Soon after we left Ferques, the C`s split into two. Robin was not sure of the whereabouts of his wallet, so while Alan`s x2 and I waited for him to confirm its location, Tony Poore led Peter and Anton in a tactical break. All joking aside they certainly pushed on, because try as we might we couldn`t catch them in the next 3-4 miles of gently rolling hills. Off to our right we could see the tower at the top of the Guines climb. We were first to arrive in Guines at 11.30, having ridden a generally pleasant 20 mile route. We had started to retrieve our bags from Ray`s car, when Alan Leggatt commented that even more bags would have fitted in if Barbara had been left behind! Sorry to tell tales, but with my reputation in tatters I`ve nothing to lose.
When I tried to thank Di for arranging the meal she said it had only taken a couple of phone calls. Sorry Di you need more thanks than that. Things don`t happen if people like you don`t organise them. Thank you. As usual there were some very interesting topics for discussion over the fantastic lunch. The C`s at one point were talking about petit bois and PYO, just prior to Tony Poore breaking his chair. Also I worked out that his version of GPS is so old it, doesn`t even show Roman Roads. The B`s were talking about language lessons, and phonetics until someone asked for her number. Another highlight of the restaurant was the usual arrangement by which men can be in the WC and hold conversations with others over the top of the saloon style doors. So French. As we returned to our bikes I worried for Linda Kemp, that her tyre would embarrassingly explode as it had in Belgium after a coffee stop. That`s why some people, mainly me, were calling her Ssssusan on this trip.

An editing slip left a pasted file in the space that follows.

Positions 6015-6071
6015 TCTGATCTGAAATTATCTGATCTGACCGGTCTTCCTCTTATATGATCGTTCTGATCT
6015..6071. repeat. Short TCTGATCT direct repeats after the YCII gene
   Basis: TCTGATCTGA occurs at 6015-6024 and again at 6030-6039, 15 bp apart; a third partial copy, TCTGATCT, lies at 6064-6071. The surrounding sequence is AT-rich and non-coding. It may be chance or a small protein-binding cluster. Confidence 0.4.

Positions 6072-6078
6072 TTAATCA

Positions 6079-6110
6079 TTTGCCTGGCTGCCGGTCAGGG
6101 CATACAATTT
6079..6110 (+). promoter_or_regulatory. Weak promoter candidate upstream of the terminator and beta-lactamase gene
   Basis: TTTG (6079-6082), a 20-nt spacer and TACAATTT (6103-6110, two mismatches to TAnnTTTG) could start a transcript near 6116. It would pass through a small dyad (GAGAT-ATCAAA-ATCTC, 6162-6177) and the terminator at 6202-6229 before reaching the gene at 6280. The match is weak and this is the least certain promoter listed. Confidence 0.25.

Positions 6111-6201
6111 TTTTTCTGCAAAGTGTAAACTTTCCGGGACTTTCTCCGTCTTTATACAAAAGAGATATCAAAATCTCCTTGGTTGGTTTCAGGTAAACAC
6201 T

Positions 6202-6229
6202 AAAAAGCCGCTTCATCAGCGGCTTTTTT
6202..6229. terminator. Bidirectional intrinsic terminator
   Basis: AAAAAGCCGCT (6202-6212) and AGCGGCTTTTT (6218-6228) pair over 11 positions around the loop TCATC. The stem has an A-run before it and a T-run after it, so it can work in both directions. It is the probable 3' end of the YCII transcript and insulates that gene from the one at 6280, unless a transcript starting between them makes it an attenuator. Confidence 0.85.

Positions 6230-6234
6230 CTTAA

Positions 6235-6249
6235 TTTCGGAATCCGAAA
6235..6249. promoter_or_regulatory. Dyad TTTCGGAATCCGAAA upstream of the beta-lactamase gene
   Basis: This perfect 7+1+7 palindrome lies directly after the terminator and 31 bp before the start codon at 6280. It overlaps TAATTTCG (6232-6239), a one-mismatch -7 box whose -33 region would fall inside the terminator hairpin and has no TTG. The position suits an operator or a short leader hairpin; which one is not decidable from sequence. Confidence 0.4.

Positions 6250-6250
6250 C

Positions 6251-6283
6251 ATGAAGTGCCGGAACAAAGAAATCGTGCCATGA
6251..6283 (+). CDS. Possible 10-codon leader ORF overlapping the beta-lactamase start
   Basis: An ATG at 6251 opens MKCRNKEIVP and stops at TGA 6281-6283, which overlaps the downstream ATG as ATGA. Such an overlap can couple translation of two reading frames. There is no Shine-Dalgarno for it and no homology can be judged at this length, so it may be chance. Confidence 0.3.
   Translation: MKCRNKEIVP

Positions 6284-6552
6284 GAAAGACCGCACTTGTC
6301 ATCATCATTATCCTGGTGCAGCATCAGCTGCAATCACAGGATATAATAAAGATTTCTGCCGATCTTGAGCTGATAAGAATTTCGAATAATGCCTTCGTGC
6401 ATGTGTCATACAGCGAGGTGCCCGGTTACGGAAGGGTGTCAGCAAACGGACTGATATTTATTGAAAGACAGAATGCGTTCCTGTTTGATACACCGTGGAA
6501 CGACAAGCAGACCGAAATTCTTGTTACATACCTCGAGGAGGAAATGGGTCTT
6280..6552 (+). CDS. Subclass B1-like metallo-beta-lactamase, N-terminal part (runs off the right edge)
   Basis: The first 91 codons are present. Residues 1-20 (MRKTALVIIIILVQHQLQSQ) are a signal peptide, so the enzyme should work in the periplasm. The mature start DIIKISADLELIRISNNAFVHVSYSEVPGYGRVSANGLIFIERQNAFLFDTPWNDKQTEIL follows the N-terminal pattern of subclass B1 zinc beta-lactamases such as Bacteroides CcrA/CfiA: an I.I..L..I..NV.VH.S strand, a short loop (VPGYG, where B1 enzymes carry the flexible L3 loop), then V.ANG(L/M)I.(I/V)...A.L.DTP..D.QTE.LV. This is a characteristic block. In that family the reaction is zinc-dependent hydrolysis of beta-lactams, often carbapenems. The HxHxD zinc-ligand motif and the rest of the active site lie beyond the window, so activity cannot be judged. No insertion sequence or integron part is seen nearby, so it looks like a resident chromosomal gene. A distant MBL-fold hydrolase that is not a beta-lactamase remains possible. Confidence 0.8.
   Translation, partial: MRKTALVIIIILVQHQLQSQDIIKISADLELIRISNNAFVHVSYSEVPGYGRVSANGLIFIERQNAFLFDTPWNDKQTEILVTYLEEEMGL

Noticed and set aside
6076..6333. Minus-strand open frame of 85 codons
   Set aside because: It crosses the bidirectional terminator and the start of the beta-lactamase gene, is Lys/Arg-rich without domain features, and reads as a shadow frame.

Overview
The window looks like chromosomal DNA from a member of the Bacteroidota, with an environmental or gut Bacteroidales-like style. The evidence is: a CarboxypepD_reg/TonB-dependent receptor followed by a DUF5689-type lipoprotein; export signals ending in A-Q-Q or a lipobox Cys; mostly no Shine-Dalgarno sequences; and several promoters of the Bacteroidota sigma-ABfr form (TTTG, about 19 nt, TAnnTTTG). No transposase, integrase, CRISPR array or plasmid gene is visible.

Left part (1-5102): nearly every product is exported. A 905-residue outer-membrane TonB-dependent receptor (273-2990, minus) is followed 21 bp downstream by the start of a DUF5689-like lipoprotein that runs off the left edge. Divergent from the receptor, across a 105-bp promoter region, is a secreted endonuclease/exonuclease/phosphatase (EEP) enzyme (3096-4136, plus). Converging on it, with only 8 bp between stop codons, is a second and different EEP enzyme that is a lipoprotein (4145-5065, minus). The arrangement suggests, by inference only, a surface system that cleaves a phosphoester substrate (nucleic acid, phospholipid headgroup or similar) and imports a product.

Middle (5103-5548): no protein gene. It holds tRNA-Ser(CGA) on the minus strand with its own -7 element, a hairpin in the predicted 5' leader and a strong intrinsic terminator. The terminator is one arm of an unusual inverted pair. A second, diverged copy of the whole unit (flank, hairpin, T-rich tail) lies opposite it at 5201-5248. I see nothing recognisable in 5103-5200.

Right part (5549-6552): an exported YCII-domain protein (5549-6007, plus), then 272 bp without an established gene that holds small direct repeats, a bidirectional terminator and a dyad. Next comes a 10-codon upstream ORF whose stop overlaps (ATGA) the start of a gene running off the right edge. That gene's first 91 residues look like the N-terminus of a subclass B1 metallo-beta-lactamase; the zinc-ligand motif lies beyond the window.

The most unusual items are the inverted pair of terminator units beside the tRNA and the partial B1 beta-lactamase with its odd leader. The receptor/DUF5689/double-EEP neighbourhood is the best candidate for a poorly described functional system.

As we left Guines Barry was clear on his instructions about no one dropping behind John Thompson, nice slow ride ahead I thought. With A/B`s leading nothing could go wrong, at least not until the first roundabout. I think Barry was quite impressed about how I took responsibility to create a fire break, when in fact I simply couldn`t keep up with those in front. At one point I had tried to pass Di, but with her mirrors that meant going onto the other side of the road. We arrived at Calais at 3.50, to be greeted by lots of queueing traffic. Never not funny, when you`re on your bike. Lots of security, passport checks etc, which in the light of subsequent events was to be expected. We were lucky getting on the early 4.05 ferry which left promptly at 4.45 p.m. I was getting excited about checking how far the White Cliffs had drifted since we left on Mon. Ferry prices may have to go up to reflect this. To pass away the time Alan Major told us over a period of about 5 minutes about his phone/i.pad/smarthingy having voice recognition when he wanted to ring someone. He finished his explanation with “but I don`t use it”.
We docked soon after 5.20, and I then had the joy of Castle Hill, heading out of town back to my car near Aylesham.
I have already thanked Di for organising the meal, but also want to thank Ray and Barbara for their tremendous efforts on our behalf, and finally to the people prepared to lead rides.
See you with my notebook next year I hope.